Snoozeper Bowl ads: Lip-licking bad

  • by Roger Brigham
  • Wednesday February 9, 2011
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In a Super Bowl ad created in Utah, a man licks Doritos<br>dust from the fingertips of another man. Photo: Courtesy Doritos
In a Super Bowl ad created in Utah, a man licks Doritos
dust from the fingertips of another man. Photo: Courtesy Doritos

Oh, dear. Are we now so accepted, so un-newsworthy that we are becoming un-Super Bowl-ad-target-worthy? Where are the homophobic Super Bowl commercials that accompanied so many of the previous Roman numerals? Licking Doritos dust from another man's fingers and an isolated woodsman breaking out in the latest women's fashion: Is that really the best XLV advertisers could muster to stir the watchful ire of LGBT sensibilities?

The biggest hisses for this year's Super Bowl, which between commercials featured some wonderful reasons for cheeseheads to forget What's-His-Name, who used to quarterback the Green Bay Packers before Aaron Rodgers took over, were for Christina Aguilera's botching of the National Anthem. Hey, it may be impossible to sing well, but it's the anthem and folks care if you really screw it up. (Decades after the event, my mother still steams over a botched rendition by Robert Goulet. I think she suspects a Canadian conspiracy.) Aguilera should take a bite out of Roseanne Barr's Snickers.

Hands down the most controversial advertisements this year were the spots, whose exploitation of Tibet, whales, and rainforests was worthy of the Onion. I have to admit I had never heard of Groupon before. From what I gleaned from these ads, it seems to be a place to get deals from the kinds of operations most local governments divest their investments in because of political sensibilities. Now there's a business model.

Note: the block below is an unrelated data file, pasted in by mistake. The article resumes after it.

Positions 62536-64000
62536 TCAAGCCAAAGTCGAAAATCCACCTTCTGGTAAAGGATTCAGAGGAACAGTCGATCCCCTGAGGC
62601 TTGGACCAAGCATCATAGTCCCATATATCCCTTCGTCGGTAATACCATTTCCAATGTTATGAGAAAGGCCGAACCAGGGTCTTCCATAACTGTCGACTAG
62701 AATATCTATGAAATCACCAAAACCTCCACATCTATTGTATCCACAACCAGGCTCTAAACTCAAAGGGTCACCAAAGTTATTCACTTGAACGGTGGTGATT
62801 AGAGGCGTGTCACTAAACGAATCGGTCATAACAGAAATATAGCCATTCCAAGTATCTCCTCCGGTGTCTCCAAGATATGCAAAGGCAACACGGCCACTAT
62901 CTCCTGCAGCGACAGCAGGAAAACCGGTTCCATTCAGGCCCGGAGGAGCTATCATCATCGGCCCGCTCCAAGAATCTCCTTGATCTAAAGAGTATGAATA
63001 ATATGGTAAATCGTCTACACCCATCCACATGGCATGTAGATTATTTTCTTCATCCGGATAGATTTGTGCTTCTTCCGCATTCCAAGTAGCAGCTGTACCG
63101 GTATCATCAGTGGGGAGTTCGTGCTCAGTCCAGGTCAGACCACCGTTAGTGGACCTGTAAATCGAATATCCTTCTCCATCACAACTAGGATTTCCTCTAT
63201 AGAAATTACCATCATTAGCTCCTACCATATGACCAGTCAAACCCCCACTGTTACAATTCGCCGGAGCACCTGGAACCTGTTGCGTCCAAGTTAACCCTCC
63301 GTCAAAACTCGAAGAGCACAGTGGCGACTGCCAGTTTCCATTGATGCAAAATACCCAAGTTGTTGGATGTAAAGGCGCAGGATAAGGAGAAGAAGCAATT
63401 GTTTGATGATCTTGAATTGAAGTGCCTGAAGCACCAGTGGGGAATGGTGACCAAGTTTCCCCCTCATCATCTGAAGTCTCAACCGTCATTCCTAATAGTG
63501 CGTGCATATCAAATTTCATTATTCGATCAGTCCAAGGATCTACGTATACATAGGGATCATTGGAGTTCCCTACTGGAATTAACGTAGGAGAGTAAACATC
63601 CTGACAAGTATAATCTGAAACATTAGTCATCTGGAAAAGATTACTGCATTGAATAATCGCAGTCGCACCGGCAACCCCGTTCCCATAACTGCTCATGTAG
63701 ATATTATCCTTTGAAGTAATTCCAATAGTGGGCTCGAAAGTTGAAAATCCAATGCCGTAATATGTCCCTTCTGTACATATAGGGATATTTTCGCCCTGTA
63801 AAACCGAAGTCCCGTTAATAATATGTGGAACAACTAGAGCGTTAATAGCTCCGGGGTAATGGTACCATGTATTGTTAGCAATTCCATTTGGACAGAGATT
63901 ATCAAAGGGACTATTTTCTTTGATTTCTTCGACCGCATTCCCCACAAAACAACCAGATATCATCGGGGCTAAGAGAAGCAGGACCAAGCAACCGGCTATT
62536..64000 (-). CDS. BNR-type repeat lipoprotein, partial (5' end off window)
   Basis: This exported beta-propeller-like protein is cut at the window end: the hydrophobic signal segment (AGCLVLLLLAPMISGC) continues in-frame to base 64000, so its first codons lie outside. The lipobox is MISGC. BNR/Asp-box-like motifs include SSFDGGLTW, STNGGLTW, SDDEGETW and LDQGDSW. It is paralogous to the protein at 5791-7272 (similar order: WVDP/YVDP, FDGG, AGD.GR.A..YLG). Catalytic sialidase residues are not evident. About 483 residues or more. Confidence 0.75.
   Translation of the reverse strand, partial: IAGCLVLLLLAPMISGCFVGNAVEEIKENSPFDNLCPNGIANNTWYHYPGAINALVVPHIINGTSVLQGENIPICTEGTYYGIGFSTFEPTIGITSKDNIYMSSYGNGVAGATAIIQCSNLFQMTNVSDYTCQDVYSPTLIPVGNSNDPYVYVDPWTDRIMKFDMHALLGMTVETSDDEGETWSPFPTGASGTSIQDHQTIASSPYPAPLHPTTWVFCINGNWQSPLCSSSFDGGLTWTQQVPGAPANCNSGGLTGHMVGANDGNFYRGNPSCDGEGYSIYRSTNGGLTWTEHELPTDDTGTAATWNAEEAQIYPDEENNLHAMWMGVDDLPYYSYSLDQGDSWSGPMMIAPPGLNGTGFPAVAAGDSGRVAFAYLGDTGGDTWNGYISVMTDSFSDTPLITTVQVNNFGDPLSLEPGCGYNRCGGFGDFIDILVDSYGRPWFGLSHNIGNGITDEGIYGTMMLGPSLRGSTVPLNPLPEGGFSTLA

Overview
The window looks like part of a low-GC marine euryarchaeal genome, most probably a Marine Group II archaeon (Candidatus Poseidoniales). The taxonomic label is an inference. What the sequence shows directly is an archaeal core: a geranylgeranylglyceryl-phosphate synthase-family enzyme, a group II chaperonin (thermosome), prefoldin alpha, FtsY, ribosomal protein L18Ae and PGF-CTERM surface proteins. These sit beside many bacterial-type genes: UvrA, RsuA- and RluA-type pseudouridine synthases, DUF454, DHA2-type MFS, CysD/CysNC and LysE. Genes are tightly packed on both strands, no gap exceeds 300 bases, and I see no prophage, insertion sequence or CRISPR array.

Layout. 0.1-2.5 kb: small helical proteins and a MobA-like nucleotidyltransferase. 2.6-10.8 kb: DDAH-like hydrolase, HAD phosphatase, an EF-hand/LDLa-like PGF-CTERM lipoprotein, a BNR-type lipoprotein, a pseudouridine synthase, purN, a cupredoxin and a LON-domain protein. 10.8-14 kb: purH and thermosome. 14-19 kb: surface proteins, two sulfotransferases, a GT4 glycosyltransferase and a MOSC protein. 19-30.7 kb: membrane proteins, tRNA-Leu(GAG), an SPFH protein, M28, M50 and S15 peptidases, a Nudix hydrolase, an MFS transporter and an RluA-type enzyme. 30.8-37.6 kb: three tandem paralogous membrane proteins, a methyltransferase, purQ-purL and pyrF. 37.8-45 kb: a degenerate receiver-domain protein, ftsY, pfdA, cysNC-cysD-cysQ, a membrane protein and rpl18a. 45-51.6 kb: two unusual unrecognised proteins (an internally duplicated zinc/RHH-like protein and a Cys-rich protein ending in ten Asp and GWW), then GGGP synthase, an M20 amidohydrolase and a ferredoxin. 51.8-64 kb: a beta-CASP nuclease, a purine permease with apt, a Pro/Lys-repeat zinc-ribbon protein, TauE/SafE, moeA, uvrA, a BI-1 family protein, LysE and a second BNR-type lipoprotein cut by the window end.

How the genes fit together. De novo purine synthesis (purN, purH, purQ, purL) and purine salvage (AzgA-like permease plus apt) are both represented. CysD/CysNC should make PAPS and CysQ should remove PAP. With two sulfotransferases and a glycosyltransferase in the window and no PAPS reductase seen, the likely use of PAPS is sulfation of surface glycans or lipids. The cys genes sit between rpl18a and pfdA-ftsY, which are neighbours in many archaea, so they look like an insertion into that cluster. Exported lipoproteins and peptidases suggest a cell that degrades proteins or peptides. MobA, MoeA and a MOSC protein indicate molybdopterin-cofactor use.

Perhaps it is the gradual spread of same-sex marriage rights, or the fact that the plug is about to be pulled from "Don't Ask, Don't Tell's" life-support, but this year the Super Bowl marketing mavens decided not to ruffle our feathers with homophobic ads (outside of the Groupon ads, the most offensive thing about them was that they were uniformly boring) but to instead co-opt our sensibilities by invading and upstaging the jock-a-thon with an episode of Glee. An over-produced Chevy ad eerily reminiscent of the milk ad in the Village People's "You Can't Stop the Music" and lead-ins to a post-game Glee episode about getting homophobic football players to join the glee club for a halftime performance of "Thriller" gave Fox Television the perfect counterprogramming to the second-gayest show on television, Starz' Spartacus.

But enough about Glee. Let's talk about sports.

LGBT basketball nights

This month, the Cal women's basketball team will hold its third LGBT night and the Golden State Warriors their second.

The Cal women's LGBT Night is tonight (Thursday, February 10), at Haas Pavilion. The Harvey Milk Civil Right Academy Hip-Hop Club and Cheer SF will perform. Special tickets for the 7:30 p.m. game versus Washington can be ordered from, using the special order code "LGBT."

The Golden State Warriors night is on Tuesday, February 15. Before the Warriors play the New Orleans Hornets in a 7:30 p.m. game that evening, recreational players will have the opportunity to play an exhibition game on the Oracle Arena floor. Evening entertainment will include Cheer SF and the East Bay Gay Men's Chorus. Tickets come with commemorative T-shirts and may be purchased by e-mailing

The Warriors held their first LGBT Night last March 11, a rarity in the National Basketball Association. reports the Philadelphia 76ers held a Gay and Lesbian Community Night in 2004 and the Toronto Raptors held Rainbow Hoops in 2007. The Los Angeles Clippers held their first LGBT Night earlier this month.

Golden Gate Classic bowling

The San Francisco Golden Gate Classic Bowling Tournament ( will be held February 18-20 at Serra Bowling in Daly City. Before the team competition on Friday, February 18, the Waddell Cup, the highest honor bestowed by the Federation of Gay Games, will be presented to Sara Waddell Lewinstein, sports director for Gay Games I and II and the bowling co-chair for Gay Games I.